More women are surviving breast cancer than ever before. New medications and treatments are making a significant impact, but the most important thing a woman can do to reduce her risk of dying from breast cancer is to detect it early.
Early detection reduces opportunities for cancer to spread and often results in less invasive treatments.
The keys to early detection include:
Knowing your risks;
Knowing your breasts;
Getting clinical breast exams;
Getting regular mammograms; and
Knowing your breast density.
Know your risks
Work with your doctor to determine your risk for breast cancer and establish an appropriate screening schedule.
If there is a significant history of breast cancer in your family, you may want to consider genetic testing to determine if you are in a higher risk category. The simple test, which is covered by many insurances, reveals certain genetic markers that may dispose you to the disease. This knowledge can help you consider medical options that may help lower your risks.
Know your breasts
At its earliest stages, breast cancer exhibits few symptoms; the better you know your breasts, the more likely you will be able to detect subtle changes.
Monthly breast self-exam, preferably a few days after your menstrual cycle, helps you become familiar with the look and feel of your breasts, so you can recognize problems. Instructions for breast self-exam are on the American Cancer Society website.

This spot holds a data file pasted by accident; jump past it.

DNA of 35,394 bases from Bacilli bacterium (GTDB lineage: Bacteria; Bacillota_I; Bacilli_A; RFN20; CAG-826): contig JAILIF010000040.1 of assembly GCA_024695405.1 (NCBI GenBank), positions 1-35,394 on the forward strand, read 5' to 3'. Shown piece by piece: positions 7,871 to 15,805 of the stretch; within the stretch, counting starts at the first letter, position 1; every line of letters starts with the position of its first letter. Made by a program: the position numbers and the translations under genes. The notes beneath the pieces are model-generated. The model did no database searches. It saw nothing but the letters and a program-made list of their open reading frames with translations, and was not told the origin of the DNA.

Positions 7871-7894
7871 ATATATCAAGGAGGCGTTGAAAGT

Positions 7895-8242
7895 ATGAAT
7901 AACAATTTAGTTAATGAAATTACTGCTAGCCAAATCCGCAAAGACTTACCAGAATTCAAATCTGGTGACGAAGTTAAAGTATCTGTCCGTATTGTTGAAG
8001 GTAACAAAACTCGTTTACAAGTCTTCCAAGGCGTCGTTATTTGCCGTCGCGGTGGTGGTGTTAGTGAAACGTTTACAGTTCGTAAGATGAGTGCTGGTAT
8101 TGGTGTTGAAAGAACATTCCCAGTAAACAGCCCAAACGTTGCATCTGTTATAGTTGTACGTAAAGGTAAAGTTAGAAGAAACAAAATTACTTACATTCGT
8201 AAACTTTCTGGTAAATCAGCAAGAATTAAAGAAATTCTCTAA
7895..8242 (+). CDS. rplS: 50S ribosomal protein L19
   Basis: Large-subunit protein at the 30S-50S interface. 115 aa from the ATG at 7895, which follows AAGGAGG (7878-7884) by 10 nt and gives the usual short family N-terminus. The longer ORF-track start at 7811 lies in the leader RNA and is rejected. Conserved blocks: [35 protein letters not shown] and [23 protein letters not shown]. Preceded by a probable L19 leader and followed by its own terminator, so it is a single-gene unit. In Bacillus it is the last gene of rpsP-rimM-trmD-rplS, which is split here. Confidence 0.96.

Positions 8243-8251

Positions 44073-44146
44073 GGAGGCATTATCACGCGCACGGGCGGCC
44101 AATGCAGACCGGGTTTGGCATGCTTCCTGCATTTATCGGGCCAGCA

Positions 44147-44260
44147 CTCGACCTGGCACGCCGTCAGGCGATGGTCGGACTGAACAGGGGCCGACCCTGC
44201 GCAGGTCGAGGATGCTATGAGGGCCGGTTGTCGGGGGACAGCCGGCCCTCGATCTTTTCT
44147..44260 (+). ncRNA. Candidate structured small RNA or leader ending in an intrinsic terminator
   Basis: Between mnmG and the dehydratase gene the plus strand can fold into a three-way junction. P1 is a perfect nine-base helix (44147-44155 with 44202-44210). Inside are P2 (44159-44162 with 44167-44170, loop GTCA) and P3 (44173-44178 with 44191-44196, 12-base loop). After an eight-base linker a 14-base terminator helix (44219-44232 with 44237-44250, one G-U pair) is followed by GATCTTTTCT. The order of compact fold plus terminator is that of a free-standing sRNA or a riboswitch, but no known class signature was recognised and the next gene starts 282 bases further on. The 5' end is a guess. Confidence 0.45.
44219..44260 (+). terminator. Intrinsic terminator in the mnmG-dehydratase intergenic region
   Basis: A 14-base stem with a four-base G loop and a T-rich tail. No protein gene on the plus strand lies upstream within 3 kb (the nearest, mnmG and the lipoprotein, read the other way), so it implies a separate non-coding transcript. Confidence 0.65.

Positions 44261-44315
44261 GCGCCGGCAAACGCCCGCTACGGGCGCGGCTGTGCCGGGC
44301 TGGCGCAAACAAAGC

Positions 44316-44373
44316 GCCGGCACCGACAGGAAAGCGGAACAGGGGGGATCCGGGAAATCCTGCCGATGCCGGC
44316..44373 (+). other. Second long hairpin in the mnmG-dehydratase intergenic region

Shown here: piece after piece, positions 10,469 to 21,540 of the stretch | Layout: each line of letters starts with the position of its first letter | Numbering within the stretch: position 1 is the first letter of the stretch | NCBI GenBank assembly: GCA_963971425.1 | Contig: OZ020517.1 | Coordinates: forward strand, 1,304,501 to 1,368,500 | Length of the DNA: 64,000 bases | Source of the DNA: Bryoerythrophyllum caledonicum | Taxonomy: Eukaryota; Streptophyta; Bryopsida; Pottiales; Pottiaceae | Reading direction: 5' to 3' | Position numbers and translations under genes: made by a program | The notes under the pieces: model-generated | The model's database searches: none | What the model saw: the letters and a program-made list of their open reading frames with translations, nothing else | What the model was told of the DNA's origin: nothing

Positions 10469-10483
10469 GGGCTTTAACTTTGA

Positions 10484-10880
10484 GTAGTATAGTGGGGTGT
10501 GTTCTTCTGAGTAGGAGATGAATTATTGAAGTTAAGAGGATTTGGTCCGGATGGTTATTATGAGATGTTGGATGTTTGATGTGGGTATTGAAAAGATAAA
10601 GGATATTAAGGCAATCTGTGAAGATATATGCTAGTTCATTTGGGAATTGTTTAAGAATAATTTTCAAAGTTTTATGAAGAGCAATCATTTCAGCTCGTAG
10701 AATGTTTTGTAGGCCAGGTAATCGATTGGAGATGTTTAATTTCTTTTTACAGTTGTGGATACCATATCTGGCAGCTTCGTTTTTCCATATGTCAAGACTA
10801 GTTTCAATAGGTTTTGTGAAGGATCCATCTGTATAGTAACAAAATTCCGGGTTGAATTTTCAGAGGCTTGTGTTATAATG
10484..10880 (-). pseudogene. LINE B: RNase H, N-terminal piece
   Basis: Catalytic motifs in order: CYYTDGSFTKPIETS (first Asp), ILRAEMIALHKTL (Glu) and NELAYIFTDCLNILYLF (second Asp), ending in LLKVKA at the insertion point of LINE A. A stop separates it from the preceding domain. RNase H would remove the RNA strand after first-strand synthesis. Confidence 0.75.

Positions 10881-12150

Clinical breast exams
The clinical breast exam, or CBE, is performed by a health care provider as part of your medical check-up beginning at age 20. The medical staff person performing the exam should be trained in clinical breast exam techniques. In addition to visually checking your breasts, the provider carefully feels your breasts and underarms for changes or abnormalities.
When you begin receiving annual mammograms, the CBE becomes an important screening supplement.
The mammogram is a series of low-dose breast X-rays to detect lumps or masses before they can be felt. There's been conflicting information about when to begin getting mammograms and how often they're needed.
Most doctors still recommend that patients with average risk begin having annual mammograms at age 40. Talk to your doctor to assess your screening needs.
Are you dense?
Women with dense breast tissue are at slightly higher risk for developing breast cancer. You can't determine density by touching your breasts.
At your next mammogram, ask your radiologist if your breast tissue is dense and, if so, ask if he or she recommends a follow-up ultrasound study.
Screening ultrasound, in combination with mammogram, is being used more frequently for women with dense breasts because the noninvasive study can often find abnormalities, lumps or cysts that could be masked by the dense tissue on a mammogram.
Help prevent breast cancer by exercising and maintaining a healthy lifestyle, and don't skip your early detection steps.
If you don't have insurance or can't afford clinical or imaging screening for breast cancer, there is help available through the state Department of Health's HealthyWoman Program. For more information, call 1-800-215-7494. You also may contact your area breast health center to see if it offers assistance programs.
Branton is the medical director of Susquehanna Health's Kathryn Candor Lundy Breast Health Center at Divine Providence Hospital. She is board certified in surgery.